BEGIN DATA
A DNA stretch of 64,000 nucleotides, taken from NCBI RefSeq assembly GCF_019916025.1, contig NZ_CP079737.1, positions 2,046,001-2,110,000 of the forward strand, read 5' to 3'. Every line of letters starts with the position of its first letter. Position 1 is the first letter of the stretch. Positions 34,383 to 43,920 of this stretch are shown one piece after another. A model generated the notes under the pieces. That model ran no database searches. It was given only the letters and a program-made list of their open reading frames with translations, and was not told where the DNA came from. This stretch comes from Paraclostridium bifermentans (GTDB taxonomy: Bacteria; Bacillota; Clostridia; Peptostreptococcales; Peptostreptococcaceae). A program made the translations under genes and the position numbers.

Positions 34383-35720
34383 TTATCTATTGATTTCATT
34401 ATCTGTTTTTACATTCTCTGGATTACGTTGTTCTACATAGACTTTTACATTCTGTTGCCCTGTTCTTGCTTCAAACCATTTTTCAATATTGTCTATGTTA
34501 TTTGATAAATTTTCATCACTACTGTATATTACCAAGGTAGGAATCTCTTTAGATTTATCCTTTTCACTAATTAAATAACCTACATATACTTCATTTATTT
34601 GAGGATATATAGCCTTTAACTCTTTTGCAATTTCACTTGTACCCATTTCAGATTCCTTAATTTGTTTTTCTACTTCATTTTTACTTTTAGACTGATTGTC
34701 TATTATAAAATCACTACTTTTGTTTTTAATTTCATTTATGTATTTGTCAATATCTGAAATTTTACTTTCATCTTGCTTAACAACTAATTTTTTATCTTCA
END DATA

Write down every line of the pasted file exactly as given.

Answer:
A DNA stretch of 64,000 nucleotides, taken from NCBI RefSeq assembly GCF_019916025.1, contig NZ_CP079737.1, positions 2,046,001-2,110,000 of the forward strand, read 5' to 3'. Every line of letters starts with the position of its first letter. Position 1 is the first letter of the stretch. Positions 34,383 to 43,920 of this stretch are shown one piece after another. A model generated the notes under the pieces. That model ran no database searches. It was given only the letters and a program-made list of their open reading frames with translations, and was not told where the DNA came from. This stretch comes from Paraclostridium bifermentans (GTDB taxonomy: Bacteria; Bacillota; Clostridia; Peptostreptococcales; Peptostreptococcaceae). A program made the translations under genes and the position numbers.

Positions 34383-35720
34383 TTATCTATTGATTTCATT
34401 ATCTGTTTTTACATTCTCTGGATTACGTTGTTCTACATAGACTTTTACATTCTGTTGCCCTGTTCTTGCTTCAAACCATTTTTCAATATTGTCTATGTTA
34501 TTTGATAAATTTTCATCACTACTGTATATTACCAAGGTAGGAATCTCTTTAGATTTATCCTTTTCACTAATTAAATAACCTACATATACTTCATTTATTT
34601 GAGGATATATAGCCTTTAACTCTTTTGCAATTTCACTTGTACCCATTTCAGATTCCTTAATTTGTTTTTCTACTTCATTTTTACTTTTAGACTGATTGTC
34701 TATTATAAAATCACTACTTTTGTTTTTAATTTCATTTATGTATTTGTCAATATCTGAAATTTTACTTTCATCTTGCTTAACAACTAATTTTTTATCTTCA